Terry Chenery, the Executive Officer of the NSW Aboriginal Justice Advisory Council says:
This case highlights the need to review existing policies, legislation and practices regarding corrective and juvenile justice services. It also offers an opportunity to consider other campaigns and initiatives addressing the criminal justice system such as the Aboriginal Justice Plan and Two Ways Together strategy.
A number of leading children’s rights and legal services organisations have applauded the decision of the United Nations Human Rights Committee including the Council of Social Services of NSW, National Children’s and Youth Law Centre, Youth Justice Coalition, Justice Action, Indigenous Social Justice Association, Public Interest Advocacy Centre and NSW Aboriginal Justice Advisory Council.
Collectively these organisations have called for:
1. Acknowledgment from the Commonwealth and New South Wales Governments that Mr Brough's human rights have been violated by the State.
2. The implementation of effective and systemic remedies for Mr Brough (and any others that should be identified now and in the future) which include compensation and a post-release support package for those whose rights have been violated, and their families.
3. The establishment of a comprehensive and independent review of the system for youth detention.
4. Community-based assistance for prisoners in crisis.
5. The creation of effective investigative and reporting powers for the Human Rights and Equal Opportunity Commission. Powers which are appropriately resourced.
6. The establishment of management guidelines for human rights compliance by correctional services with appropriate training and enforcement.
7. Acknowledgment of the failure to effectively implement the Royal Commission into Aboriginal Deaths in Custody recommendations and a reaffirmation of a commitment to treat Indigenous people in custody with respect.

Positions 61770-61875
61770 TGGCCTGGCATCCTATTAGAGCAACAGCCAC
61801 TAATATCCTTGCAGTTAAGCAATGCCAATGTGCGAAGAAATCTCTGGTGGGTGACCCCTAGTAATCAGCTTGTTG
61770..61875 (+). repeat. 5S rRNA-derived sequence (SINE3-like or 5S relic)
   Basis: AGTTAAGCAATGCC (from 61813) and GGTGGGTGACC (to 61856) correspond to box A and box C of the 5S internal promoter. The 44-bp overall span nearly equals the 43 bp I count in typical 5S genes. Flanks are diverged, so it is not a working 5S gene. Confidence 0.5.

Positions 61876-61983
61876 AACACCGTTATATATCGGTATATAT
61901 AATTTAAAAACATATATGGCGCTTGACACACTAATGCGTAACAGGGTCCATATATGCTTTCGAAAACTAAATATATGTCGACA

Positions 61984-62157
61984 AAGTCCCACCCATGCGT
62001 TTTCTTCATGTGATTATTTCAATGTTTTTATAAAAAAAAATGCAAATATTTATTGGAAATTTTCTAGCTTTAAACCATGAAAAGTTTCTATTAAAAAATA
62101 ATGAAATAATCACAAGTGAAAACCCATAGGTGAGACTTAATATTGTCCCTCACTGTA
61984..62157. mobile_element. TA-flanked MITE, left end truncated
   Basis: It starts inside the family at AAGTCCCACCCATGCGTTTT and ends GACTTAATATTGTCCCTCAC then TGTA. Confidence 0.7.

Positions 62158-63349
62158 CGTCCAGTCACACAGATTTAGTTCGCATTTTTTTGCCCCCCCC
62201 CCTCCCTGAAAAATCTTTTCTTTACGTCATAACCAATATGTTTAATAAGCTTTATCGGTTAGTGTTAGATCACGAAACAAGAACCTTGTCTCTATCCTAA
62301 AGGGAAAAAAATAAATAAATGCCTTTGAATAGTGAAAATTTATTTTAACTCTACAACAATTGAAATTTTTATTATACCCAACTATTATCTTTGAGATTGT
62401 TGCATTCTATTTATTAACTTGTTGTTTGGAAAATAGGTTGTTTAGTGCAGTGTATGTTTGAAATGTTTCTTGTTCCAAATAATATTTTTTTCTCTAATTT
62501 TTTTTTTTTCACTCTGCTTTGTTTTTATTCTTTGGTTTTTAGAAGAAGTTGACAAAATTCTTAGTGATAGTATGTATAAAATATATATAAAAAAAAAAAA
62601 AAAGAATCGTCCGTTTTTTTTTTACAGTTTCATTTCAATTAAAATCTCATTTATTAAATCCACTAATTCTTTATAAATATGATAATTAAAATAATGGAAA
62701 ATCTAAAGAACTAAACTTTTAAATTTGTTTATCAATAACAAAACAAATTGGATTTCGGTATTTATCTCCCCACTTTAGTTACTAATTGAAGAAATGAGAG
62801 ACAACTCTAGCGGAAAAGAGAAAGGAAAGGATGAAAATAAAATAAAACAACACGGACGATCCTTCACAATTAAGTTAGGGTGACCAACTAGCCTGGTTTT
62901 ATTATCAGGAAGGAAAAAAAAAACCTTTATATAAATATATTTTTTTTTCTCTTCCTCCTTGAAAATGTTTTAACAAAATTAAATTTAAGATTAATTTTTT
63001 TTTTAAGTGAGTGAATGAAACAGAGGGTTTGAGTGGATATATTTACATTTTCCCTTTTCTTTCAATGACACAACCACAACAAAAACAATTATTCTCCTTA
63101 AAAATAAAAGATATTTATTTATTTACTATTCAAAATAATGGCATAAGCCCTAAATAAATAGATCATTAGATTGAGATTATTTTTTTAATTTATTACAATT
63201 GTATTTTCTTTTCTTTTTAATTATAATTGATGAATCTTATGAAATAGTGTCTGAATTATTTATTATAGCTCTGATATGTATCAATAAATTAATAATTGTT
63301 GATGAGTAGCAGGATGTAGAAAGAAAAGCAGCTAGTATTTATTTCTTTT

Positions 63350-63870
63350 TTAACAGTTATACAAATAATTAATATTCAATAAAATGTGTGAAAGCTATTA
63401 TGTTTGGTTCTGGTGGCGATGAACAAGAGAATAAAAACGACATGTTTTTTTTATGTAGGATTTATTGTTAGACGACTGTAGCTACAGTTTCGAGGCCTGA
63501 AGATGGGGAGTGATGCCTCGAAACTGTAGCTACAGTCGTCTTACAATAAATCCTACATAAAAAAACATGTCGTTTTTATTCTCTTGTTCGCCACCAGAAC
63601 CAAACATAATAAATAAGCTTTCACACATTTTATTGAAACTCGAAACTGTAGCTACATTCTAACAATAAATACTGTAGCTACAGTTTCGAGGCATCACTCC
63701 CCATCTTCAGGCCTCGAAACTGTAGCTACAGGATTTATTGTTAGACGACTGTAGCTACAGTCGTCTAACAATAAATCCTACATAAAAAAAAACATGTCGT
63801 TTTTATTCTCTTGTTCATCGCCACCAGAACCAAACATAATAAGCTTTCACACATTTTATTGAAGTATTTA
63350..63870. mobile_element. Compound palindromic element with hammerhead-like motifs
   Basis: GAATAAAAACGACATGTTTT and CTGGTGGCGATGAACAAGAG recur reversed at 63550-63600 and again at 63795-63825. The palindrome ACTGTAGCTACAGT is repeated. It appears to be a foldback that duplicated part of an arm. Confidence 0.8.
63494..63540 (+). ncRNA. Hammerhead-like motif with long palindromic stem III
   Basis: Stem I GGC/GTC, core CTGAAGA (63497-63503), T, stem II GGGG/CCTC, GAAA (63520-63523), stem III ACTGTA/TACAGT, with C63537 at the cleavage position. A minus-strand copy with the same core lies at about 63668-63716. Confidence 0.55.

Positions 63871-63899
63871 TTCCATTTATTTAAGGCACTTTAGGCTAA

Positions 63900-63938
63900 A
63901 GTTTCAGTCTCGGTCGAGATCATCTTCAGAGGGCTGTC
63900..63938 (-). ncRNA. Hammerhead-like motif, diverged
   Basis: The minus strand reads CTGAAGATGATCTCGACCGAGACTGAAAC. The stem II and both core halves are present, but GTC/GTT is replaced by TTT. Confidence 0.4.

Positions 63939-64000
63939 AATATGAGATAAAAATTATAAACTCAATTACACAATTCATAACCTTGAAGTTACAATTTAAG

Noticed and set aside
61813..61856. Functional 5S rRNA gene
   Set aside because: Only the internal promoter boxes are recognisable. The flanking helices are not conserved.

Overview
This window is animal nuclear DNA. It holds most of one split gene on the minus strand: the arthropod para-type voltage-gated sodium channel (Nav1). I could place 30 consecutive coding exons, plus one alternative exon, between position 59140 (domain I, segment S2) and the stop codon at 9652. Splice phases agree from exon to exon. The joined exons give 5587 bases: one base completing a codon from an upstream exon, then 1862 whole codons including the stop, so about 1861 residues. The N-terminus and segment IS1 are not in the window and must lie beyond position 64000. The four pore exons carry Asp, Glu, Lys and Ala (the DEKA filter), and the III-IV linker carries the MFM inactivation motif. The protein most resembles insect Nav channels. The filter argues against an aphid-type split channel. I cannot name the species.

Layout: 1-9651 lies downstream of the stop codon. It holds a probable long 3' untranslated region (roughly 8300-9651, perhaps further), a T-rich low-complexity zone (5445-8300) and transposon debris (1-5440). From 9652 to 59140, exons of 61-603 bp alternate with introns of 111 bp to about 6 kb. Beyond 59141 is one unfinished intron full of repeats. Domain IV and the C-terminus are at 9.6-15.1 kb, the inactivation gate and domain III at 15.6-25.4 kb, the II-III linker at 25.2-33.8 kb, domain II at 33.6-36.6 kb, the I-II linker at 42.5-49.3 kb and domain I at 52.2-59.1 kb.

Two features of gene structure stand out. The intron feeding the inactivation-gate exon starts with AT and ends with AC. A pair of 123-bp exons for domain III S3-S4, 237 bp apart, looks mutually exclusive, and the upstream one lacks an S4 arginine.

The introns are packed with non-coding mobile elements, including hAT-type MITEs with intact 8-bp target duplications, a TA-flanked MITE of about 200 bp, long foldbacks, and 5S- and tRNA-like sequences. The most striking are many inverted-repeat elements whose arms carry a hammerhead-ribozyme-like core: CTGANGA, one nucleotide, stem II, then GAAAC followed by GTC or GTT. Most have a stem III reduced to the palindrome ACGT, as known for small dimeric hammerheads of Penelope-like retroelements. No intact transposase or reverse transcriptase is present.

8. The development of a broad community-based strategy for providing support to young offenders, particularly Indigenous offenders.
9. The development of effective mechanisms for addressing domestic human rights issues requiring a whole-of-government approach.
10. Empowerment of Indigenous communities to address violence and abuse.
Brett Collins, Coordinator of Justice Action, a criminal justice advocacy organisation which provides prisoner/defendant support and promotes reform in the prison system says that ‘Australia has a record of 10 human rights violations in the 26 years after ratification of the covenant and has largely ignored the judgments [of the UN Human Rights Committee].’
In this year which marks the 15th anniversary of the Report of the Royal Commission into Aboriginal Deaths in Custody, it is hoped that Australian governments will undertake a comprehensive review of best practice in the treatment of young offenders and adopt the recommendations set out above. Mr Brough remains in an adult correctional facility and receives ongoing support from his legal representatives and other community based organisations who have been working to create pathways for a successful release.
Ray Jackson is the President of Indigenous Social Justice Association Inc.
Samantha Joseph is a Policy Officer at the NSW Aboriginal Justice Advisory Council.
Charmaine Smith is the Solicitor on the Indigenous Justice Project at the Public Interest Advocacy Centre.
 United Nations Human Rights Committee, Communication No 1184/2003, UN doc CCPR/C/86/D/1184/2003.
 Ibid [2.2].
 Ibid [2.6].
 An anti-psychotic medication used to treat a number of problems including severe depression or disturbed behaviour. It is available by doctor’s prescription only.
 International Covenant on Civil and Political Rights, opened for signature 16 December 1966, (entered into force 23 March 1976). Australia became a signatory on 18 December 1972. The Federal Government is responsible for ensuring that all levels of government uphold the covenant.
 Optional Protocol to the International Covenant on Civil and Political Rights, opened for signature 16 December 1966, (entered into force 23 March 1976).
 United Nations Human Rights Committee, above n 1 [9.4].
 Ibid .
 National Children’s and Youth Law Centre and Justice Action, ‘Out of Sight is Out of Mind – Australian Government Record on Young Prisoners Wanting’, (Press Release, 15 May 2006).
 Personal communication received by the authors from Terry Chenery, Executive Officer of AJAC, 27 November 2006.
 Commonwealth, Royal Commission into Aboriginal Deaths in Custody, National Report – Volume 5, Recommendations (1991) <http://www.austlii.edu.au/au/other/IndigLRes/rciadic/national/vol5/> at 29 November 2006.
 Letter from collective organisations under the name of ‘Youth Detention Advocacy Group’ to NSW and Commonwealth Ministers, 18 August 2006.
 Personal communication received by the authors from Brett Collins, Coordinator of Justice Action, 27 November 2006.
 Commonwealth, Royal Commission into Aboriginal Deaths in Custody, National Report (1991) <http://www.austlii.edu.au/au/other/IndigLRes/toc-N.html> at 29 November 2006.